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The multidisciplinary management of gastrointestinal cancer. Colorectal cancer screening.

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  • 1Gastroenterology and Nutrition Service, Memorial Sloan-Kettering Cancer Center, Weill Medical College of Cornell University, 1275 York Avenue, Box 90, New York, NY 10021, USA.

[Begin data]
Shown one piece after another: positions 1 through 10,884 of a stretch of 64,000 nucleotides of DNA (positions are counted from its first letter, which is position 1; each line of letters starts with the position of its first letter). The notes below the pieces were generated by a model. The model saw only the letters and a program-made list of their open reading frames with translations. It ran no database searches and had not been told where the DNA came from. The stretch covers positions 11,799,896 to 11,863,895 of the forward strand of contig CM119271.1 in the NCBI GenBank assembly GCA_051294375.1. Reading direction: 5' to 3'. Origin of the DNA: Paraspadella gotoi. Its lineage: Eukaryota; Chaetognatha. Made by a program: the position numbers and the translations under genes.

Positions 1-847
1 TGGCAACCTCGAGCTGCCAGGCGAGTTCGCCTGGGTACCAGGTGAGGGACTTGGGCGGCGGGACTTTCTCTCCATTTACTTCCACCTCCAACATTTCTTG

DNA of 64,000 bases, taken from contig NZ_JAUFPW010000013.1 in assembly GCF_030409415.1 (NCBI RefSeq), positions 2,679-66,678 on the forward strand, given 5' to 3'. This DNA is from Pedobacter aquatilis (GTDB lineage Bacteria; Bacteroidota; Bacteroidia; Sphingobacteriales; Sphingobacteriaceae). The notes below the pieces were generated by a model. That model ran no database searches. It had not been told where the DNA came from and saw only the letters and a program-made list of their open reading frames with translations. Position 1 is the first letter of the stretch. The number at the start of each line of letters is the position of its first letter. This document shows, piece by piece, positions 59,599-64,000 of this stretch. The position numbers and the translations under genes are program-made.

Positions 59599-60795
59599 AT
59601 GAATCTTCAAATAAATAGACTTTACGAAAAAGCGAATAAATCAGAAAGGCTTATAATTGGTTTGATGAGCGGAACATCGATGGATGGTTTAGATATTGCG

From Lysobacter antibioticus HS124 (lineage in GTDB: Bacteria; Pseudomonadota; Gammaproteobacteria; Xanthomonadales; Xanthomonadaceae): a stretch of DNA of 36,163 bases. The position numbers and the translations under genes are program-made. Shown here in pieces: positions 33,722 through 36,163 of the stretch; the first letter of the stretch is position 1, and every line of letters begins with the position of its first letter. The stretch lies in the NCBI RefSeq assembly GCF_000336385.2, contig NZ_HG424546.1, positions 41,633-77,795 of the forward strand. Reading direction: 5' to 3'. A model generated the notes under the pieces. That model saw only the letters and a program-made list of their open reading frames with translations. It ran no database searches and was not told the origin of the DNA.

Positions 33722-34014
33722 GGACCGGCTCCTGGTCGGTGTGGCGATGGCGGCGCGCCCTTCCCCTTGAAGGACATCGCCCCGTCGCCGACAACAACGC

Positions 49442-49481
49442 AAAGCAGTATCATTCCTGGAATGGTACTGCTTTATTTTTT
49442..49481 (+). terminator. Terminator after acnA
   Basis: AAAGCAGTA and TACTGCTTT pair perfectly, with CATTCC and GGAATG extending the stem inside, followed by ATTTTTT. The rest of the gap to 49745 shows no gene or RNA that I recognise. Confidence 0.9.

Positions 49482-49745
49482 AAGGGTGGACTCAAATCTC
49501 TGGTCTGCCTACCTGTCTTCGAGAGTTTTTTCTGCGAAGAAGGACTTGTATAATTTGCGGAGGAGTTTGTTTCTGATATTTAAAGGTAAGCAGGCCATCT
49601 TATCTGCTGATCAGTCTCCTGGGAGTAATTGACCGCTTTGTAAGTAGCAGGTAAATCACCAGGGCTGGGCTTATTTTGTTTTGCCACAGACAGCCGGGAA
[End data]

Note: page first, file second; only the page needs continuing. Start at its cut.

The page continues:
Colorectal cancer is a worldwide problem having global increases in the number of cases and deaths because of the expanding and aging of the population in both developing and developed countries. Screening methods are available which can reduce the incidence by removal of adenomas and can reduce deaths in diagnosed cancer cases by earlier stage detection. Faecal occult blood testing has the strongest proof of effectiveness based on randomised control trials; sigmoidoscopy has lesser proof based on case control studies, and barium enema the weakest proof of effectiveness. Screening colonoscopy has not been subjected to a randomised trial but there is now considerable evidence of its performance and safety and it has the ability to screen, diagnose, and treat (polypectomy) in one test and it is becoming increasingly offered. Many guidelines are now in place, all with positive a position on the effectiveness of screening. However, screening rates are low and many barriers are present that need to be overcome in order to make a major global impact on colorectal cancer incidence and mortality.

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